Wednesday, 18 March 2015

Insurgent: Film Review

Insurgent: Film Review

Cast: Shailene Woodley, Ansel Elgort, Miles Teller, Kate Winslet, Theo James
Director: Robert Schwentke

In the second of the trilogy (made as is Hollywood's wont, which will be made into four films), Shailene Woodley returns as Tris Prior.

Now on the run, with fellow fugitive and love interest Four (James), Tris finds herself hunted by Jeanine (Kate Winslet) who's determined to wipe out the Divergent strain. But Jeanine finds that the Divergents suddenly hold the key to opening a mysterious box that promises to deliver a message for all their futures.

So, with the net tightening around them, and with the guilt of the death of her family playing heavily on her, Tris finds the stakes are higher than ever.

There's an irony that the word Urgent is in the title Insurgent, given how lax and relatively flat the film is this time around, with the angst dialled up to 11 and the distinct lack of much happening sucking some of the life out of Veronica Roth's series which started off so promisingly.

The first film had an affable feel to it as it toyed with the unoriginal idea of trying to fit teenagers into factions and life with some discovering their alienation was a sign they didn't fit in to their assigned box.

In the first, Divergent, Woodley thrived as Tris; this time around, she's crippled by grief and hamstrung by an inability to hit the emotional pitches needed for the character's struggle in this dystopian YA outing. 

In a sign of Tris' growing angst, she cuts her hair off and it proves to be the only really defining moment for the character, as the teen posturing / moping and bloodless action begins to kick in. It's potentially more a fault of the writing, given there's little for her to do but even so she really doesn't quite convey the emotional weight needed (which is a real shame as she dealt with it brilliantly in The Spectactular Now) and those involved in the script prefer to hammer home the "Forgive yourself" message to the point of distraction. It doesn't help that Tris isn't really a character you'd root for in the latest; the weight of expectations and guilt weigh and wear her down, and the audience along with it.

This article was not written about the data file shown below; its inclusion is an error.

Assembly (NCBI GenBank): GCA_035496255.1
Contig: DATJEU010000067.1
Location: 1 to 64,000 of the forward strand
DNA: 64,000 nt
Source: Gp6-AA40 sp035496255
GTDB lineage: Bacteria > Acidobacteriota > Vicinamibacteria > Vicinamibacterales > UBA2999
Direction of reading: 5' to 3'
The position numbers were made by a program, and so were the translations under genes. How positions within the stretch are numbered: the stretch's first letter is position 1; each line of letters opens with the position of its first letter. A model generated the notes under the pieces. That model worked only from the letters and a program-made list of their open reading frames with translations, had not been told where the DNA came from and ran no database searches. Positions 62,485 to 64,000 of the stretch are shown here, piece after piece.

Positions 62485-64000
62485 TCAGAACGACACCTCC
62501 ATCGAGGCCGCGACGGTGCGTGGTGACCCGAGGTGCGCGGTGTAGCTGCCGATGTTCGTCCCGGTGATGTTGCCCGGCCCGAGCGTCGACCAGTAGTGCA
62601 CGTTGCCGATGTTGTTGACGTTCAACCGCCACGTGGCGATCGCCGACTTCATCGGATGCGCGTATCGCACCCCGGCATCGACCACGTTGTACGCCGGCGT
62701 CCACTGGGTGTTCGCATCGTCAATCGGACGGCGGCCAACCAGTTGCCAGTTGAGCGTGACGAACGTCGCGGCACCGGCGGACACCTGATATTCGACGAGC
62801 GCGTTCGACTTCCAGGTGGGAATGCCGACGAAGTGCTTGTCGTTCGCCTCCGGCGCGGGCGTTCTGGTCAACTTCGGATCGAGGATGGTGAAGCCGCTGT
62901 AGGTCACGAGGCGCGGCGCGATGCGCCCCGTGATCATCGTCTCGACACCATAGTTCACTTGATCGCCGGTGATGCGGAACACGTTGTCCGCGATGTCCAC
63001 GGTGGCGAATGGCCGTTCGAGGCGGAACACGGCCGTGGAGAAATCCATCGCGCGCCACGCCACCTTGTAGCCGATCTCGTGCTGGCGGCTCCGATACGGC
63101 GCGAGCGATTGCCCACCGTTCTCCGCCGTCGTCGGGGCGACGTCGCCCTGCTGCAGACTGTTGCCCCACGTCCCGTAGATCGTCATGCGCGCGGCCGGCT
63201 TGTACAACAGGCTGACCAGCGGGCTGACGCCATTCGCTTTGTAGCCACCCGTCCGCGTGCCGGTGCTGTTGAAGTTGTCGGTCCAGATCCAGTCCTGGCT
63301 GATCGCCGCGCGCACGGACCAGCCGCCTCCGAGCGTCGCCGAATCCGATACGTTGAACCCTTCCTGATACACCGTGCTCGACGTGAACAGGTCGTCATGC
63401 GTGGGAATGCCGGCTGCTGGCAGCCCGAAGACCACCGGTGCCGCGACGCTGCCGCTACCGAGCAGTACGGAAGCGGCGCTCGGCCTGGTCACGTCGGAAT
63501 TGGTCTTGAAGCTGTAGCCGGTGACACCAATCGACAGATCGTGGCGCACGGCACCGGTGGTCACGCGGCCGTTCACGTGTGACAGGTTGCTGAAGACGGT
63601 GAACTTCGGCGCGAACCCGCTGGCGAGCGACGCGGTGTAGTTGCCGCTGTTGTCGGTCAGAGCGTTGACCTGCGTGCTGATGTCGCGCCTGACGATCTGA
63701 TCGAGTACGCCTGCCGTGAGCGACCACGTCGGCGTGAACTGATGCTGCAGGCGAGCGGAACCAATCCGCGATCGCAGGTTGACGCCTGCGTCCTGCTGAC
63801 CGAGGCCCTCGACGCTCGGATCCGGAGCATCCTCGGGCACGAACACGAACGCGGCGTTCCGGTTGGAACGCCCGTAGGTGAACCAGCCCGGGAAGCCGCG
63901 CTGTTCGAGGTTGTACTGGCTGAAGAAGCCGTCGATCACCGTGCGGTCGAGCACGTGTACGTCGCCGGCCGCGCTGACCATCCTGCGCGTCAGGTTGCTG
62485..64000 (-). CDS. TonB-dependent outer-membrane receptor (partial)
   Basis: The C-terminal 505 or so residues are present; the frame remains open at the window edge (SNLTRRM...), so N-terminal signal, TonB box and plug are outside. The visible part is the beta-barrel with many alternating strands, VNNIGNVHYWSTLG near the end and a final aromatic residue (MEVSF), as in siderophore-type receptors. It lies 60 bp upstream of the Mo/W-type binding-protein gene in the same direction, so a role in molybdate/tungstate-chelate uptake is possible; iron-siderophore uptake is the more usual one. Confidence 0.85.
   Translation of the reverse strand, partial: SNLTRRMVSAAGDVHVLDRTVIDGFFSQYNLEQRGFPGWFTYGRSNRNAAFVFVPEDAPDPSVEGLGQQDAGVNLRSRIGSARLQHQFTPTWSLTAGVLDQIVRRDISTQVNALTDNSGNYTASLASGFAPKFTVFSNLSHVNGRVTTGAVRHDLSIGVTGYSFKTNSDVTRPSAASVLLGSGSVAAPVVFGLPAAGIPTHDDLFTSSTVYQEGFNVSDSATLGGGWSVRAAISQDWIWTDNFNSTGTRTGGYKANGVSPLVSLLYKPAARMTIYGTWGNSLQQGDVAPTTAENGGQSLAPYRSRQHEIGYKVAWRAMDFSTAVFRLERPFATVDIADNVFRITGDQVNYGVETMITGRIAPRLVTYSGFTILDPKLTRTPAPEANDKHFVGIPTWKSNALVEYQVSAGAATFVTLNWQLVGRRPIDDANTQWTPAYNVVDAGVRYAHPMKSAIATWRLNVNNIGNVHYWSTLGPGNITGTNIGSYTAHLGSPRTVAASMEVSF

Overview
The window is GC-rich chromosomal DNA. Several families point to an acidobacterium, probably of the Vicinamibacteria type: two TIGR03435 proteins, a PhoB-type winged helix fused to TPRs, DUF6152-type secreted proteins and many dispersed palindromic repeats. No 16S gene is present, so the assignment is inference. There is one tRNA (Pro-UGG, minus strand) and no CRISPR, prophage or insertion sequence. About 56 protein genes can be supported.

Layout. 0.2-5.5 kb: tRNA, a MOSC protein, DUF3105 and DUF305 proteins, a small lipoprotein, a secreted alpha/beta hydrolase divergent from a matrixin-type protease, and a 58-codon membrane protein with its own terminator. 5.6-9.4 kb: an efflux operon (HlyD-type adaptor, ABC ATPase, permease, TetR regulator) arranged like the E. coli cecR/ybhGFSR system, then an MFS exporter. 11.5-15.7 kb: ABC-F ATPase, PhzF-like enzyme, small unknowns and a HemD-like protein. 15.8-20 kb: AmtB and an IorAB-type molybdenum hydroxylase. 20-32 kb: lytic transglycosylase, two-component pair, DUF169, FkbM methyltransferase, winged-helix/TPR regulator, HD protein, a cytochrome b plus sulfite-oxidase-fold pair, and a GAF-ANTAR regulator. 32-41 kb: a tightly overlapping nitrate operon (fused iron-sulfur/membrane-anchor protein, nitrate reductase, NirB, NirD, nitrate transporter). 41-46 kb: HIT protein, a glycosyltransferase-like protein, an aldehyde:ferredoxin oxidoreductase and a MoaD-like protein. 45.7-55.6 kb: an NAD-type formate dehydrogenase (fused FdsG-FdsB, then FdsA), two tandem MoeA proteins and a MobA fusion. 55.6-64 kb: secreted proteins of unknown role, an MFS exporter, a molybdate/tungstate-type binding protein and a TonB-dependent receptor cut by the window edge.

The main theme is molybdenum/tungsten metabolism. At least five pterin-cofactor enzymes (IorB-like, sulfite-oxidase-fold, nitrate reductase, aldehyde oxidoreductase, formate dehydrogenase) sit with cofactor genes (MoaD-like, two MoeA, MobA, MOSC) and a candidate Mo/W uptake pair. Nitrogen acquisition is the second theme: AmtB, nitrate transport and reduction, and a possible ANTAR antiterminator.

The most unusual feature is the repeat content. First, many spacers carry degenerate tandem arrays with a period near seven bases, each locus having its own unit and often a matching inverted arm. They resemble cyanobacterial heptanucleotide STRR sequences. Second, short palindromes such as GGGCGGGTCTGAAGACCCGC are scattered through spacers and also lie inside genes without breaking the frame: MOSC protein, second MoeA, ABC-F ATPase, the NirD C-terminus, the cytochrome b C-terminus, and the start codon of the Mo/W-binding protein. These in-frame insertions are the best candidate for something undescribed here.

Equally, the supporting cast suffer the indignity of having little to do; James is solid but unmemorable as the pretty boy Four, whose life is changed when he meets Evelyn (a bizarrely miscast and emo Naomi Watts) but who ends up merely moping; Elgort is wasted as Caleb, who's about as wet as they come and narratively an empty vessel and Teller suffers from a lack of screen time as his snarky and obsequious Peter is diverted due to story necessities. Winslet manages to channel some icy villainess as Jeanine preferring to go for effective menace rather than scene chewing.

Schwentke, who directed the likes of Red and RIPD pulls together some nicely executed VFX scenes that are a step up from what you'd have experienced in The Matrix and The Lawnmower Man, but they feel like expanded hangovers from music videos in part; visually impressive and diverting from how little is going on on screen.

The Insurgent trailer promised to deliver action and scope but what the second film actually does is fail to fully deliver to that premise and ramp up the action stakes.

In parts, a lot of Insurgent is one-note with consequences that aren't really that dramatic given how lightly sketched some of the supporting players are; it lacks the gritty conviction of its dystopian premise and thanks to its relatively dour execution, it's nowhere near as engaging as a second portion of a trilogy should be.


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